Newstead Park is located at the mouth of Breakfast Creek. There are lots of lovely big old trees providing shady spots perfect for a picnic or reading a book. There are plenty of park benches and tables, with some undercover.
There are plenty of shady spots for a picnic, with lovely Brisbane river breezes and views out to Portside Wharf. There is an attractive white gazebo and rotunda which makes it one of the more popular birthday and ceremony locations in Brisbane. Bookings to hire the area must be made with the Council.
There is a walking path around the perimeter of Newstead Park that’s short, flat and doable for all fitness levels. You can find toilet facilities at the top of the hill. You might like to visit Newstead House, which is Brisbane’s oldest surviving residence. It’s open to the public Friday to Sunday.
There is an old-fashioned Alice Through the Looking Glass themed play area, including a talking tree and interactive chessboard and two water fountains. Look out for the Cunningham fig which is believed to be over 200 years old.
Newstead Park is a significant historical park. There are a number of educational plaques about the history and botanical features of the area called Brisbane Blooms. On one side is a monument called Lyndon B Johnson Place, while on the other side is a monument commemorating the John Oxley landing in December 1823. There are other military statues, including a Royal Australian Navy memorial. There is a prominent statue, that is a war memorial which was opened by U.S. President Lyndon B Johnson. Concerts are sometimes held in the house and grounds, including the commemoration of the Battle of the Coral Sea in May each year.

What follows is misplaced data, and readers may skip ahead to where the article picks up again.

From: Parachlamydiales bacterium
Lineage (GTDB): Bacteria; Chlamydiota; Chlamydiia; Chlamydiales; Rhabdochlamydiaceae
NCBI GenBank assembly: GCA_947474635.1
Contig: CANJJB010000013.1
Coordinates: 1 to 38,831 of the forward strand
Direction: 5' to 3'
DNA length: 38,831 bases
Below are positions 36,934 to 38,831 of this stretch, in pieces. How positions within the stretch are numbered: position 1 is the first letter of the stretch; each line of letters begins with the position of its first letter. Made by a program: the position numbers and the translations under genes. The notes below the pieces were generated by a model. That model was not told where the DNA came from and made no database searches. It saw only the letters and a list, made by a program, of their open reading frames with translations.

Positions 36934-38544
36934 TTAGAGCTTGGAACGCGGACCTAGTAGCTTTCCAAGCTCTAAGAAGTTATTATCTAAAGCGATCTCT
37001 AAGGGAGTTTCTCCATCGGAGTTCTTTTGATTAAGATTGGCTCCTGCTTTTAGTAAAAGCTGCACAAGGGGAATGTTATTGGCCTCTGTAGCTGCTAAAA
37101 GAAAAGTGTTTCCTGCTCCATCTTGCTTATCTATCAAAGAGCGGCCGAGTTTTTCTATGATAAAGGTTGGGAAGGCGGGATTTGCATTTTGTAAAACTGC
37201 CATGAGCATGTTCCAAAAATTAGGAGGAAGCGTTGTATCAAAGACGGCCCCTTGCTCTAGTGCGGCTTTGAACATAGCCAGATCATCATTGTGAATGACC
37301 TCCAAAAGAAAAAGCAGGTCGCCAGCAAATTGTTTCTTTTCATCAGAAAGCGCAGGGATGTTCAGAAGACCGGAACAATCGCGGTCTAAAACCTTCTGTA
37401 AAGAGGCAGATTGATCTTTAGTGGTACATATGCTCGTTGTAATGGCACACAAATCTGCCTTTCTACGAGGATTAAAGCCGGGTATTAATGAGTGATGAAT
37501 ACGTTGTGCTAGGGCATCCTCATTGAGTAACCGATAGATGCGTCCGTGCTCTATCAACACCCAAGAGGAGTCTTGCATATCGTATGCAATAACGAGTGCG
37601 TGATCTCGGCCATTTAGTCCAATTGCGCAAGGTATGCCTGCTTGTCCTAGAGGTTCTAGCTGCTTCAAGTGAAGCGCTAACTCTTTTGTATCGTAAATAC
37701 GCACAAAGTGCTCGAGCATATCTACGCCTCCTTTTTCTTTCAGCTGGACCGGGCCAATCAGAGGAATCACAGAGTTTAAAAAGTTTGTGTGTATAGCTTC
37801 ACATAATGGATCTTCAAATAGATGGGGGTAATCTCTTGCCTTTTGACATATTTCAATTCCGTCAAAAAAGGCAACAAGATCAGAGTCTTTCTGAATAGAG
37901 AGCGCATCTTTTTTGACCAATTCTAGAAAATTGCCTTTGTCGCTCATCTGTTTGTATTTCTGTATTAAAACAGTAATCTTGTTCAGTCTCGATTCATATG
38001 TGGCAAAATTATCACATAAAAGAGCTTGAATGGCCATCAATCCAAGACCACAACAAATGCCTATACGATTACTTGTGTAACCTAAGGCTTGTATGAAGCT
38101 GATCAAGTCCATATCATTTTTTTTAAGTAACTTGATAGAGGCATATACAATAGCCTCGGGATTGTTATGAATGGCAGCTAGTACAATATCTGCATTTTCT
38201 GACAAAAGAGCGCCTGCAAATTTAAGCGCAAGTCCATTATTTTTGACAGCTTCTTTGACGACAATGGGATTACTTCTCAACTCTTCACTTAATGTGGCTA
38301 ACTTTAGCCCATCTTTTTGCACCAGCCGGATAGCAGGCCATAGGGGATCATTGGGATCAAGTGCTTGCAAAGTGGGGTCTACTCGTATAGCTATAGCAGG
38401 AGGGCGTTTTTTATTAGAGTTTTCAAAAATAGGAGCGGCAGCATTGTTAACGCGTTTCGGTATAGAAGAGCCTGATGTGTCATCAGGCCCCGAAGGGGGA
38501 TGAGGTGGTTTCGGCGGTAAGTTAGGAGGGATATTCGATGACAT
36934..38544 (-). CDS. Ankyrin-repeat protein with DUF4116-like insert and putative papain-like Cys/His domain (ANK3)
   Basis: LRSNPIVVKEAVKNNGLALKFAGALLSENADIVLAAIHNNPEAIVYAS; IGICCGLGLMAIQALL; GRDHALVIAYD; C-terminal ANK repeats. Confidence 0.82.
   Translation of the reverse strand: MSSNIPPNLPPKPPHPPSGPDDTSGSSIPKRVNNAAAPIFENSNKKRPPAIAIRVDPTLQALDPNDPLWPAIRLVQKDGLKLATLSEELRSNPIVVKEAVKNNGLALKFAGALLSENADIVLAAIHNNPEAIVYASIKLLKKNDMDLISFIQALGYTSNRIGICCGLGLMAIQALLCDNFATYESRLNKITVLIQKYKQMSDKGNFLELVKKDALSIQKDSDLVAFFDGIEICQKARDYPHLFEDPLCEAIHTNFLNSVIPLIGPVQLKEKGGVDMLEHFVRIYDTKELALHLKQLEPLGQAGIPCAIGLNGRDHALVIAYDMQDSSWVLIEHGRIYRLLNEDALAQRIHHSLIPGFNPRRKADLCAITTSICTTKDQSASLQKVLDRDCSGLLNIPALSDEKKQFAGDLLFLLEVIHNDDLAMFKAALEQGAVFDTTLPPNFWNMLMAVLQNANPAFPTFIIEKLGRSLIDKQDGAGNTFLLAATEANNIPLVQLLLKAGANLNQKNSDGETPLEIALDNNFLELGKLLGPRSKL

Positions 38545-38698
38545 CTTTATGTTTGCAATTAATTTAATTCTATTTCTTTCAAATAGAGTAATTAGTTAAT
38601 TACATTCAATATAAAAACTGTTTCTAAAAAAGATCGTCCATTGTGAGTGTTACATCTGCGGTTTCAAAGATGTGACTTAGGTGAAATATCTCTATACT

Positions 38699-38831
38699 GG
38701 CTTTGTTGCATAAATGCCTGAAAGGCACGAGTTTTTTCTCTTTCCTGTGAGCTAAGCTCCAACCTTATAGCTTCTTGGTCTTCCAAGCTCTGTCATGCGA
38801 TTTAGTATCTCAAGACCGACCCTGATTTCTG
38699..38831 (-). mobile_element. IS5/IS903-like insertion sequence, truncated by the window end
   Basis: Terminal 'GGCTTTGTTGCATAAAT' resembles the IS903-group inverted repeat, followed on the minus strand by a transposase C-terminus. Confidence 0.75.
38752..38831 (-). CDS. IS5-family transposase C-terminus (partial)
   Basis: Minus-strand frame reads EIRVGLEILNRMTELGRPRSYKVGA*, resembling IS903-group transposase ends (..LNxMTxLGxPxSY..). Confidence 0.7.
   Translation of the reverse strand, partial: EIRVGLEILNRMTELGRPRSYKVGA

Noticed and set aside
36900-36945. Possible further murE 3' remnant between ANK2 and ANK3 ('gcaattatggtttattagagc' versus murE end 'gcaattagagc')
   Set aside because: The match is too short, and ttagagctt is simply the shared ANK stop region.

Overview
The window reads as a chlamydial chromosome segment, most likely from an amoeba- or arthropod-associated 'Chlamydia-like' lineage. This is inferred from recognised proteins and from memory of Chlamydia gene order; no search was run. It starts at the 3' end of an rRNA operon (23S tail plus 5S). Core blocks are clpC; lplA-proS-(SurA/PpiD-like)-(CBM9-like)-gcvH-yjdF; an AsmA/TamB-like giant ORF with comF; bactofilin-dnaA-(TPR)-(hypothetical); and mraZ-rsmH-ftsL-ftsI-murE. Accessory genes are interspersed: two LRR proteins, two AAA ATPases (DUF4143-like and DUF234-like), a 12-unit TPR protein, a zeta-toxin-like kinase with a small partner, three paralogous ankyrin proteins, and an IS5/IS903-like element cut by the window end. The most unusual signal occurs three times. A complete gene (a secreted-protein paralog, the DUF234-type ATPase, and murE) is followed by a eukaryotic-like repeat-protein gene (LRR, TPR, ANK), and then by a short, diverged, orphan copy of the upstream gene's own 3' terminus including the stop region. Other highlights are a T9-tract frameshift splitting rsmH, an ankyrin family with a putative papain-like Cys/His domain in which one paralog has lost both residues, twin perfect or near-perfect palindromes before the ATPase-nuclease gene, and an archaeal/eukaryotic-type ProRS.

Newstead Park was originally ‘part of a government farm’ as part of the Moreton Bay Penal Settlement. It was then bought by pastoralist Patrick Leslie in 1845, but sold two years later to his brother-in-law, Captain John Wickham. It was the government residence until 1895 when Queensland became a colony. In 1915, Brisbane City Council “knowing that the people appreciated the city parks, stepped in and acquired the whole of the property for the use of the people of Brisbane.”
The land was purchased by Patrick Leslie in 1845 where he built Newstead House. It was designed by Harry Moore. The old substation building and electric tide recorder are rather ugly but you might find them interesting.
Newstead Park is located on Breakfast Creek Road, Newstead, Brisbane QLD 4006. https://newsteadhouse.com.au/